Much of West Virginia is still reeling after a ruptured storage tank owned by Freedom Industries leaked chemicals into the Elk River, leaving 300,000 residents in Kanawha Valley without water service. Even now, local residents in many parts of the state are getting confusing and contradictory guidance about water safety, leading to, among other things, school closings.
The last thing West Virginia needed was another spill, but that’s precisely what it got today.
More than 100,000 gallons of coal slurry poured into an eastern Kanawha County stream Tuesday in what officials were calling a “significant spill” from a Patriot Coal processing facility.
Emergency officials and environmental inspectors said that roughly six miles of Fields Creek had been blackened and that a smaller amount of the slurry made it into the Kanawha River near Chesapeake.
Locals were initially told that a slurry line ruptured between a preparation plant and a refuse impoundment facility at Patriot Coal – yes, you read that right, we’ve gone from an incident at “Freedom Industries” to one at “Patriot Coal” – but state officials later said the spill was “caused by a malfunction of a valve inside the slurry line carrying material from the preparation plant to a separate disposal site, not to an impoundment.”
Either way, Harold Ward, acting director of the state Department of Environmental Protection’s Division of Mining and Reclamation, told reporters, “There has been a significant environmental impact.”
At least of this afternoon, the company that manages the Kanawha Valley Water Treatment Plant released a statement saying that the latest leak would not affect the public water supply.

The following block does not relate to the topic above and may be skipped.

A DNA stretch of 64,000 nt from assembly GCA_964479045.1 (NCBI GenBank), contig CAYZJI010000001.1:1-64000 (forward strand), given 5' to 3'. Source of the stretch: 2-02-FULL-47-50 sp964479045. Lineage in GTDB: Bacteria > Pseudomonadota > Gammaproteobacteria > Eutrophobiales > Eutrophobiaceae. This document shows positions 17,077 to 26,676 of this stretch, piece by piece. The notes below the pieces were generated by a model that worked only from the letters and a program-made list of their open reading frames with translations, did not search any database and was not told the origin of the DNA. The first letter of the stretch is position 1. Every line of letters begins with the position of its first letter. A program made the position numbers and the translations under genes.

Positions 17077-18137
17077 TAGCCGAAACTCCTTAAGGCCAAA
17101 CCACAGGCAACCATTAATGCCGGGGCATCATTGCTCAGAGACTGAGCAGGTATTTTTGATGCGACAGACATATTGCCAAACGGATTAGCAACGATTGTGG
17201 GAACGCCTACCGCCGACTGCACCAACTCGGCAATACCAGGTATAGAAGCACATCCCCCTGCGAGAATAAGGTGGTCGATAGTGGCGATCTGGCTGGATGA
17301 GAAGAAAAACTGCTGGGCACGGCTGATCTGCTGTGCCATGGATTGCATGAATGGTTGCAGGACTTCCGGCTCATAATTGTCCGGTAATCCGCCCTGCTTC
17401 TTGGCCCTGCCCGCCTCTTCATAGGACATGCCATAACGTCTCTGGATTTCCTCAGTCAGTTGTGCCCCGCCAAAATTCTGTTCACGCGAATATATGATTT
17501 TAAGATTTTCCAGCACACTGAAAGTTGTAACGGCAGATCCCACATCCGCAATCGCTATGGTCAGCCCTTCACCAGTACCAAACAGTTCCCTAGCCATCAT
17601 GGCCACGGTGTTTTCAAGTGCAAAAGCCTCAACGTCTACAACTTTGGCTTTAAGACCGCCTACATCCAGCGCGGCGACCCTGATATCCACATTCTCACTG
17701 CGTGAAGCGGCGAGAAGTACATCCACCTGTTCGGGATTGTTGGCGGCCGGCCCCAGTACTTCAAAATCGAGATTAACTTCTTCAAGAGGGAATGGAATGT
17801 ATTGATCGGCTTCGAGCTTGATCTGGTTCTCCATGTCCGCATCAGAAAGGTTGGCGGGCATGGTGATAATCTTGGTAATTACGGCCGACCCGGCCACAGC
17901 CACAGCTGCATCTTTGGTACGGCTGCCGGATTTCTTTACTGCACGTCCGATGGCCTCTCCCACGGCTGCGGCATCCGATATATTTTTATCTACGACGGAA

In the meantime, federal lawmakers from West Virginia organized a field hearing yesterday morning morning on the safety of the drinking water supply in the wake of last month’s leak. One of the central questions was quite straightforward: is the water safe for residents to drink?
Jeff McIntyre, president of West Virginia American Water, dodged. Water companies do not set safety standards, McIntyre said. They just follow them, and West Virginia American is “in compliance with all the standards.”
Asked the same question, Dr. Letitia Tierney, commissioner of the state Bureau for Public Health, weaved.
“That’s in a way a difficult thing to say, because everybody has a different definition of safe,” Tierney said.
That’s a sentiment that will no doubt calm nerves throughout the area, right?
* Correction: The congressional field hearing was yesterday, not today. The text has been corrected.
UPDATE: Related video: